Introducing: MUSICOLOGY 101

After my rant last week on the career of Ashlee Simpson, as expected, I received some good and some not-so-good feedback from readers. Some people went as far as questioning my musical knowledge and my street credibility – or as we in the biz’ call it, “street cred” (it isn’t that cool of a term, you just subtract the “ibility”). I must assure whomever reads this that I am qualified to write a column on music.

Here are just a few of the credentials that I possess. 1) If you notice in the picture, I have long hair and refuse to use hair-care products except for shampoo. 2) I habitually wear scarves when it isn’t that cold out. 3) I drive a Volkswagen. It isn’t a VW Bus, but it’s ugly, so that counts. 4) The majority of my footwear resembles orthopedic shoes from the 1970s.

I think that about covers it. I hope that is a sufficient amount of supporting evidence.

Onto the title. I was asked to come up with a running title for the column and out of a stroke of quasi-brilliance; I arrived at “Musicology 101.” It just rolls off the tongue and describes what this column is about, spreading the ology of music to everyone in the world. The whole 101 thing is just filler. I needed 13 letters in the title. OK, onto the good stuff.

Within the past few days I have been thumbing through the laundry list of over-exposed artists that are nominated for awards during the 47th Grammy ceremony, which is to air in mid-February. I am baffled as to how they arrive at these nominees. I would love to meet one of the members of the selection committee and pick their brain for a few hours or days.

What exactly qualifies a musician or group to be up for the prize of “best” record or album of the year? The Black Eyed Peas are nominated for record of the year for its radio hit “Let’s Get It Started” (apparently the group’s unedited and in poor taste “ode to the disabled” version of the song isn’t a part of the nomination). The song is catchy, I must admit, but is it really good enough to be considered the best record of the year?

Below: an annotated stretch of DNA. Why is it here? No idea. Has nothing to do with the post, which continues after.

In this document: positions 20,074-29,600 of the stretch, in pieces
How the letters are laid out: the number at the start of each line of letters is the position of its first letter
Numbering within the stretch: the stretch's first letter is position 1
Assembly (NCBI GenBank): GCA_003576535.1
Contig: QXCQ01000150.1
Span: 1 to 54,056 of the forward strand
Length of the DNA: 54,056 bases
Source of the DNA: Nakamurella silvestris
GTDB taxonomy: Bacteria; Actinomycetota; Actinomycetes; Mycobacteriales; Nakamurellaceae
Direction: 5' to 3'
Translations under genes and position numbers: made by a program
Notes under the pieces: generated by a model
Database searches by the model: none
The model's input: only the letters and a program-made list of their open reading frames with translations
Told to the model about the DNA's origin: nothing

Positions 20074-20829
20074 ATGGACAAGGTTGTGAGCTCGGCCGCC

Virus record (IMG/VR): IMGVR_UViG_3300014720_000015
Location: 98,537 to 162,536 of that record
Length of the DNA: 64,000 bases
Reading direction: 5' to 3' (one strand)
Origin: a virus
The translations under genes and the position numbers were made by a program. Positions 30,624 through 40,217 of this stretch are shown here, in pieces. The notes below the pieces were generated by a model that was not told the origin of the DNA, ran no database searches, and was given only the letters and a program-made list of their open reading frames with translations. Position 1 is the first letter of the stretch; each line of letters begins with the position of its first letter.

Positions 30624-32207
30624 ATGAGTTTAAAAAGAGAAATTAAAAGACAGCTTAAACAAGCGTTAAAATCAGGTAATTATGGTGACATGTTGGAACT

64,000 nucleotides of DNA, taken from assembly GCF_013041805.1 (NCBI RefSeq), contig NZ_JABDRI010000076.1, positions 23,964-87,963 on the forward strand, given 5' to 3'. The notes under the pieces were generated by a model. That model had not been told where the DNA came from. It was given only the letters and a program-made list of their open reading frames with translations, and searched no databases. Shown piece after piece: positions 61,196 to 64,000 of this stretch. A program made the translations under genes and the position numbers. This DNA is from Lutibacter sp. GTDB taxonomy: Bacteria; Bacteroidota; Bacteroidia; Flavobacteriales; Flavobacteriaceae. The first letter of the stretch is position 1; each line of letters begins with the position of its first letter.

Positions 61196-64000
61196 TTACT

U2 is up for best rock performance by a duo or group for its song “Vertigo.” Don’t get me wrong here folks, I love U2, but as a Spanish-speaking American, (a few phrases I learned in the 10th grade) this song is exploiting a beautiful language to sell records.

The song opens with the line “uno, dos, tres, catorce!” What the heck is Bono thinking? It doesn’t sound all that bad in Spanish, but if he shouted “one, two, three, 14!” at the beginning of the song, there is no way the song would be up for a Whammy.

Lastly, Green Day is nominated for six Grammies for its album “American Idiot.” As an old school Green Day fan that puts its record “Dookie” in the top 20 of all-time, I am curious as to why this album is getting all the attention. “American Idiot” is a concept album, meaning each song tells part of the overall story of the record, but that is nothing new. Bands have been doing that for ages.

My 2 cents on this whole artist nomination B.S. is that they leave out a word in all the category titles. A word that puts the list of nominees into perspective – that word is “selling.” If they were to add that word, people would understand how the selection committee makes its choices: the best “selling” album of the year or the best “selling” song of the year.

To me, it seems like they all sit in front of the Billboard’s top 100 list and use it as a guide. It is hard to make sense of the situation, but this is the only logical solution I have been able to come up with.

Sorensen is a junior advertising major and a columnist for The Spectator. Musicology 101 will appear Thursdays.